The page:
I kicked a rock and listened to the clattering echo as it went down the street, shuffling my feet slowly. After splitting off from Gabe and Crystal, I'd found myself wandering, trying to put off going to see him as long as possible. I guess you could call it fear. That thought made me laugh. Natalie Wilhem, aka, She-Whom-You-Do-Not-Screw-With-Ever, was afraid to go see her own older brother. I loved Andre, I really did. We used to do everything together; he even let me tag along to his work from time to time, as long as it was nothing really dangerous. Then
I pushed the gate open, closing it behind me. The path was as foreboding as always. I didn't stop to look at the scenery, I never did. It had been six years since that day, and still I hated doing this. Andre had never been perfect, nobody is. But In my eyes, he was as close as you could get. He was everything a big brother should be, strong, nice, dependable, not willing to hold back if he thinks you're doing something incredibly stupid. While these days I never stayed when he became the subject of conversation, God help someone if they spoke badly about him, because I would beat the hell out of them.
I left the path, the soft grass folding under my feet. I don't know why, but I got sick of looking at the ground, so I slowed my pace and raised my head, looking around for once. Late November was the kind of time where it wasn't cold enough for snow, but just enough to be uncomfortable. Brown leaves littered the ground, making a bit of an eyesore. It was in between the white beauty of winter, and the red and yellow of fall.
I laughed to myself again. I wasn't the poetic type, so what was I doing thinking about something like this? Why else, it was an excuse to slow down. The only thing I ever really thought deeply about were my friends, and even that situation was getting a bit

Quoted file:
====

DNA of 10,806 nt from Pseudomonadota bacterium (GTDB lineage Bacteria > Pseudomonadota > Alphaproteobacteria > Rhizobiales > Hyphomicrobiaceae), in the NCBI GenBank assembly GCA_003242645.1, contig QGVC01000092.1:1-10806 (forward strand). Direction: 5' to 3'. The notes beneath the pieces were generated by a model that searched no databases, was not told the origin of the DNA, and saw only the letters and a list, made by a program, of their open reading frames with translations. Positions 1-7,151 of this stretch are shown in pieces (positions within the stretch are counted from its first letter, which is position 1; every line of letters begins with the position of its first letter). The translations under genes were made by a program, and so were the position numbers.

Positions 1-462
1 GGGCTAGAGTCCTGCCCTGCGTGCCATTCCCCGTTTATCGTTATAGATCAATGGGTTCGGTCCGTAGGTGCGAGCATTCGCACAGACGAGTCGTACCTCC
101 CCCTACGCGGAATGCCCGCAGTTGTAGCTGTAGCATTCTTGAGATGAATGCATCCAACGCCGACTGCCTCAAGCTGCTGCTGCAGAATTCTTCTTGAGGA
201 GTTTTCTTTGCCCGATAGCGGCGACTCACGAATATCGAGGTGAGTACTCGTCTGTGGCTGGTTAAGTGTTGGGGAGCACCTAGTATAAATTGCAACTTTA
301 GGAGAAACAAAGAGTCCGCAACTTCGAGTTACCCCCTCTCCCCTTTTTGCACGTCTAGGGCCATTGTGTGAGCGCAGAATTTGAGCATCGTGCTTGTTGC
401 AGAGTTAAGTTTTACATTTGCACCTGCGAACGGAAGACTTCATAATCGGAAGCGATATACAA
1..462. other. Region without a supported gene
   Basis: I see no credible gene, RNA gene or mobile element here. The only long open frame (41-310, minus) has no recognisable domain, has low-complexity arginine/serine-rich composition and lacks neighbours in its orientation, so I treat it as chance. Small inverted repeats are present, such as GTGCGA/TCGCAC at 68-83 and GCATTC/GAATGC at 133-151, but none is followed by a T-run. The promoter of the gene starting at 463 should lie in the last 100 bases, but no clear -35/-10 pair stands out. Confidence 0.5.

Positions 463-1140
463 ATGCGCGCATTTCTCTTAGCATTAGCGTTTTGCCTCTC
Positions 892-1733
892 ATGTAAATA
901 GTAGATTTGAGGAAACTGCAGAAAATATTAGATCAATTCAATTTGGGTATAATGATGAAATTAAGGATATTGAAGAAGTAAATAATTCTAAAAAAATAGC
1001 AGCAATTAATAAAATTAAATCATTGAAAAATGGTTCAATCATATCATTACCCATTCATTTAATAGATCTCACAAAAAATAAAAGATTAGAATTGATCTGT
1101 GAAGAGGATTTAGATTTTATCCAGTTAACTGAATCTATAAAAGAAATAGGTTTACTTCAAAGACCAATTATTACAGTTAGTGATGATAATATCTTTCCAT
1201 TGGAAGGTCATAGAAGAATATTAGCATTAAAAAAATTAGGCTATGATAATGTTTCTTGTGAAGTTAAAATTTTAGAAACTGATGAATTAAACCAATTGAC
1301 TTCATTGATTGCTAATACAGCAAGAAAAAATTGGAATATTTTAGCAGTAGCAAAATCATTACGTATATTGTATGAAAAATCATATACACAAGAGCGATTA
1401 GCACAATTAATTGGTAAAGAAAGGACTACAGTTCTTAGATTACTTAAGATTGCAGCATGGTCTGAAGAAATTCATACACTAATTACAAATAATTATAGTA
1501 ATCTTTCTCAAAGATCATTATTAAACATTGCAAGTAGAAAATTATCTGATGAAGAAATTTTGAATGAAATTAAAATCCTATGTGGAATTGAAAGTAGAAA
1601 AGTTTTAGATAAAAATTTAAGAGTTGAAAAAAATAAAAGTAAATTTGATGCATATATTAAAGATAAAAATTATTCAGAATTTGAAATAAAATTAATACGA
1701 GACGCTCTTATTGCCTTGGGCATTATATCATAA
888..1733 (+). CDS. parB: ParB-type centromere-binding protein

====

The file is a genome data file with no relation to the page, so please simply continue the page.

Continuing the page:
different. A month ago it had just been the three of us, Me, Gabe, and Crystal, all just friends. Now, with Gabe and Crystal were dating
I mean, don't get me wrong, I saw it coming and wanted it to happen. But that didn't stop me from looking at them and feeling
jealous? I think that's the right word. Sure I'd felt it a little bit in the beginning, but it was negligible. But when that thing, went screwing with my head a few weeks ago, making me "want" Gabe, it had really started bringing things to the surface. I was lonely.
I mean, I wasn't going to say that to anyone, hell no! That's not who I was. And it wasn't like it was going to occupy my thoughts or anything. Still, though, it would be nice to have someone.
I found where he was lying. I kept my hands on my coat pocket as I approached. The letters had been worn after six years, but they were still clearly legible.
Here lies Andre Wilhelm, brother, son, and protector. He served his city dutifully and will ever be remembered as a hero.
The grave stone didn't answer, and I wasn't expecting it to. But it felt like I needed to say something. My brother had been on the police force for three years, I was only nine when it happened. I didn't really comprehend it for a while, but when I did, I stayed in my room for a week, and I barely ate. No one would believe it, but I had been a wimpy little girl who cried whenever she got picked on. Andre had always protected me from that. Without him, I didn't have anyone. The wind picked up for a second and the trees swayed, rustling loudly. For a moment I got paranoid and looked around to see if Gabe had followed me. No one was there, of course. I realized that Gabe was probably somewhere with Crystal meaning my worries were virtually impossible. The wind died quickly leaving only monotonous background noise in its place.
"Christ, calm the hell down." I told myself quietly. I tried to think of something to say. I would start to form a sentence, and then the background noise would distract me, and I would lose my train of thought. Finally I got fed up. For "background" noise, it didn't seem to be very far in the background. In fact it sounded like it was coming from inside the cemetery. I sighed annoyedly and left his grave to see what it was, silently promising myself that I'd come back before I left. I still had things I needed to get off my chest.
As I walked the noise got louder, but it wasn't until I got close that I was the aura of a flashlight. Now that I was closer, I recognized the sounds. They were the sounds of digging. I felt myself start to heat up. My pace quickened and I clenched my hands into fists furiously. I could see a single guy, waist deep in the grave, throwing a shovel-full of dirt back over his shoulder.
I cracked my knuckles and spoke up. "And what the hell, may I ask, do you think you're doing." The guy yelped and flinched before spinning around and staring at me in surprise.
"I, uh, I